Your leaking thatched hut during the restoration of a pre-Enlightenment state.


Hello, my name is Judas Gutenberg and this is my blaag (pronounced as you would the vomit noise "hyroop-bleuach").


decay & ruin
Biosphere II
dead malls
Irving housing

welcome to the collapse
Clusterfuck Nation
Peak Oil

got that wrong

appropriate tech
Arduino μcontrollers
Backwoods Home
Fractal antenna

fun social media stuff

(nobody does!)

Like my brownhouse:
   too craptacular to watch
Monday, December 17 2012
Somehow a movie entitled Rock of Ages arrived at our house via Netflix (an envelope-based movie delivery system that will seem archaic in a few years, unless the passage of peak oil has reduced us to peeling tree bark with stone tools). Gretchen and I had just finished watching Jeopardy and she assured me that I would want to stick around for the movie she was loading into the DVD player (no, we don't yet own a BluRay player). So I started watching what might well be the most cheeseball piece of cinematography ever shot. Initially, the movie (which is based on a Broadway musical) seemed to take as its focus late-1980s Los Angeles hair metal, but it quickly devolved into a celebration of late-70s and early-80s arena rock, usually presented as mashups between two songs. For example Foreigner's "Juke Box Hero" was somehow mashedup with Joan Jett's "I Love Rock 'n' Roll."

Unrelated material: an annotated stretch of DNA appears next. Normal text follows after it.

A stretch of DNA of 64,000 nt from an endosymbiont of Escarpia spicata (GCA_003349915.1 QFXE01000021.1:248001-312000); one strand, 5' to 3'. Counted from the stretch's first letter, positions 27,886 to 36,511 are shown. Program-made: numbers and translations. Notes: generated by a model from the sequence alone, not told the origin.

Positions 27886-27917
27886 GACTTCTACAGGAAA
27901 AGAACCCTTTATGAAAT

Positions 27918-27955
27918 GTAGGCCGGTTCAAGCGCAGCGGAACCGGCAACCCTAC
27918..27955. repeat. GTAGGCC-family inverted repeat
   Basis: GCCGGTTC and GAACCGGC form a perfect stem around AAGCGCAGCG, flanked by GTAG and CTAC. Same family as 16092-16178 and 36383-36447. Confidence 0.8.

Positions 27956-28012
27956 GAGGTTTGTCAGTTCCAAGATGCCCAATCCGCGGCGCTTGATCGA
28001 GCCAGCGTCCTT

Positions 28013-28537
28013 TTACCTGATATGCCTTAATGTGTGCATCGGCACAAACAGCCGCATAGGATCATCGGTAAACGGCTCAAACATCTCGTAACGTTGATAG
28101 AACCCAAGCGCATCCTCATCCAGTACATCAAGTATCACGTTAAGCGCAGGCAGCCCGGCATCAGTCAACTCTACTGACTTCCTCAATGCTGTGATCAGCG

I don't have much ambivalence about the 1980s. For me it was an anomalous decade full of selfishness, bad politics, and terrible fashion. I think of it as a time unusually drenched in sweat, and not in a good way. But it wasn't anywhere near as cheeseball as Rock of Ages portrayed it. Was I really alive then? And if so, did I really want to kiss the girls of the 1980s? It's hard to believe I lost my virginity in that decade, but I did. Still, I didn't want to have my nose rubbed in it. Gretchen and I only made it through the first half hour before ejecting the disc. It was just too craptacular to watch.

For linking purposes this article's URL is:

previous | next